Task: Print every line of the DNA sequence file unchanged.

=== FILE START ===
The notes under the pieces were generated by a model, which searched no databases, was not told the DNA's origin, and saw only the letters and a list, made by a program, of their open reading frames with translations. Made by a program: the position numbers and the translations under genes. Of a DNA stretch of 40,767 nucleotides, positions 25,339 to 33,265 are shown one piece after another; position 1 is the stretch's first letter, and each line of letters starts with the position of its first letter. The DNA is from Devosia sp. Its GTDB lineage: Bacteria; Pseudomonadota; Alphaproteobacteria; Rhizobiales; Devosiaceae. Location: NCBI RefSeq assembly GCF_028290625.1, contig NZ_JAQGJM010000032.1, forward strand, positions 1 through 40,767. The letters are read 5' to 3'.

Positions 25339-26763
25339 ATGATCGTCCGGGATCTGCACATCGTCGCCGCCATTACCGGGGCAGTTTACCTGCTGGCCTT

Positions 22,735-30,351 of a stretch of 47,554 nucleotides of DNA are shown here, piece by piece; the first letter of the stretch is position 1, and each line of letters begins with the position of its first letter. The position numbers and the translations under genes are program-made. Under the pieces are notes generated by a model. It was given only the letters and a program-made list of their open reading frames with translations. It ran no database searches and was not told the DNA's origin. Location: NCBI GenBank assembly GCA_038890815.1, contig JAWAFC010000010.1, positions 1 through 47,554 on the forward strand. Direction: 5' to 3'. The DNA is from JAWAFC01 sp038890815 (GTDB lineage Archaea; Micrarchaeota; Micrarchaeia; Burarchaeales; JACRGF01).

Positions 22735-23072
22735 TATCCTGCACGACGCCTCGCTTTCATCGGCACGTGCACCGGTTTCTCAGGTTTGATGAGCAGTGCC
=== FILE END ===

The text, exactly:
The notes under the pieces were generated by a model, which searched no databases, was not told the DNA's origin, and saw only the letters and a list, made by a program, of their open reading frames with translations. Made by a program: the position numbers and the translations under genes. Of a DNA stretch of 40,767 nucleotides, positions 25,339 to 33,265 are shown one piece after another; position 1 is the stretch's first letter, and each line of letters starts with the position of its first letter. The DNA is from Devosia sp. Its GTDB lineage: Bacteria; Pseudomonadota; Alphaproteobacteria; Rhizobiales; Devosiaceae. Location: NCBI RefSeq assembly GCF_028290625.1, contig NZ_JAQGJM010000032.1, forward strand, positions 1 through 40,767. The letters are read 5' to 3'.

Positions 25339-26763
25339 ATGATCGTCCGGGATCTGCACATCGTCGCCGCCATTACCGGGGCAGTTTACCTGCTGGCCTT

Positions 22,735-30,351 of a stretch of 47,554 nucleotides of DNA are shown here, piece by piece; the first letter of the stretch is position 1, and each line of letters begins with the position of its first letter. The position numbers and the translations under genes are program-made. Under the pieces are notes generated by a model. It was given only the letters and a program-made list of their open reading frames with translations. It ran no database searches and was not told the DNA's origin. Location: NCBI GenBank assembly GCA_038890815.1, contig JAWAFC010000010.1, positions 1 through 47,554 on the forward strand. Direction: 5' to 3'. The DNA is from JAWAFC01 sp038890815 (GTDB lineage Archaea; Micrarchaeota; Micrarchaeia; Burarchaeales; JACRGF01).

Positions 22735-23072
22735 TATCCTGCACGACGCCTCGCTTTCATCGGCACGTGCACCGGTTTCTCAGGTTTGATGAGCAGTGCC